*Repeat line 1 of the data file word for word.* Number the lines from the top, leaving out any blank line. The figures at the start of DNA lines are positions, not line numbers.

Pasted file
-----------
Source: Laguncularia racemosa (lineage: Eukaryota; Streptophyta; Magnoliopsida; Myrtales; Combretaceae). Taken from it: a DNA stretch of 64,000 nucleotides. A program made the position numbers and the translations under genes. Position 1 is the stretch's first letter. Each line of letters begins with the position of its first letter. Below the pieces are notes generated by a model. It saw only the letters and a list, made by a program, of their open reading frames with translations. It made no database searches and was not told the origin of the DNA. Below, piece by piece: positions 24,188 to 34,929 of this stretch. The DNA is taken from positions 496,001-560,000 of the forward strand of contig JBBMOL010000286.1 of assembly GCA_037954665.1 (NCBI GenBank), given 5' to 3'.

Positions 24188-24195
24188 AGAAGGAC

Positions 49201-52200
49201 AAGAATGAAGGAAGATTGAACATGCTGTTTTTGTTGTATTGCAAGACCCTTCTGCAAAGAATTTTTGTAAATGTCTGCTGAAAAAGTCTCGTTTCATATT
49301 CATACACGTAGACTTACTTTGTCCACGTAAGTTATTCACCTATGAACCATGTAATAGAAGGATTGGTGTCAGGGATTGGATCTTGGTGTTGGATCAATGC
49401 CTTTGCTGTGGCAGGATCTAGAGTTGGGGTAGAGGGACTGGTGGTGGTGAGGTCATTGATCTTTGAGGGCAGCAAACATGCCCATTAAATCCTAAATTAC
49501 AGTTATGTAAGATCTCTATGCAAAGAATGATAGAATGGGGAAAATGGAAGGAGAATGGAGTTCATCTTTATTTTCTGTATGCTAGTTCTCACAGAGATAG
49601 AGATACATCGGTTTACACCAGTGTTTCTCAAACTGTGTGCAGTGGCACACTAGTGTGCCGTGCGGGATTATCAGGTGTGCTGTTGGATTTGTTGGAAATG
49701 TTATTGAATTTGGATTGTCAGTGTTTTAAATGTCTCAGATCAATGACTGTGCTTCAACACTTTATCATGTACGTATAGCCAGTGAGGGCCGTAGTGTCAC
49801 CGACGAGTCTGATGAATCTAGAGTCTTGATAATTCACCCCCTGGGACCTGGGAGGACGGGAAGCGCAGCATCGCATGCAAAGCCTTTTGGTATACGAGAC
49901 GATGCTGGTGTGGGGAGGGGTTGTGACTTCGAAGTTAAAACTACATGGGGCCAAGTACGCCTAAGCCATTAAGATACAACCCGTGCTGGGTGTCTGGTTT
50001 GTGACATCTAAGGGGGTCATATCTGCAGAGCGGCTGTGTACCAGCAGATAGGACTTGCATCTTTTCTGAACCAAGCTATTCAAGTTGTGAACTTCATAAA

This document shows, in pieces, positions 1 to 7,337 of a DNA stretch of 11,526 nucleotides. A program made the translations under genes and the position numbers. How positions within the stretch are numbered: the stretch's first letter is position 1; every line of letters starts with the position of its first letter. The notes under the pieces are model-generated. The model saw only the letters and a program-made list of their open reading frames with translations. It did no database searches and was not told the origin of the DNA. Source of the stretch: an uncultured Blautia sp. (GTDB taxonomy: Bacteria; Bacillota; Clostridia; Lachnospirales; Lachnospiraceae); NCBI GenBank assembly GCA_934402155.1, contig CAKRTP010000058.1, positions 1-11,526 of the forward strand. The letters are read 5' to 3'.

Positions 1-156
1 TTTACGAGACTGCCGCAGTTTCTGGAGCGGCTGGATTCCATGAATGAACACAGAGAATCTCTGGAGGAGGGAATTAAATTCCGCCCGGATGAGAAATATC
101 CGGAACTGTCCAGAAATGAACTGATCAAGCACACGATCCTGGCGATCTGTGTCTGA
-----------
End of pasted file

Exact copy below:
Source: Laguncularia racemosa (lineage: Eukaryota; Streptophyta; Magnoliopsida; Myrtales; Combretaceae). Taken from it: a DNA stretch of 64,000 nucleotides. A program made the position numbers and the translations under genes. Position 1 is the stretch's first letter. Each line of letters begins with the position of its first letter. Below the pieces are notes generated by a model. It saw only the letters and a list, made by a program, of their open reading frames with translations. It made no database searches and was not told the origin of the DNA. Below, piece by piece: positions 24,188 to 34,929 of this stretch. The DNA is taken from positions 496,001-560,000 of the forward strand of contig JBBMOL010000286.1 of assembly GCA_037954665.1 (NCBI GenBank), given 5' to 3'.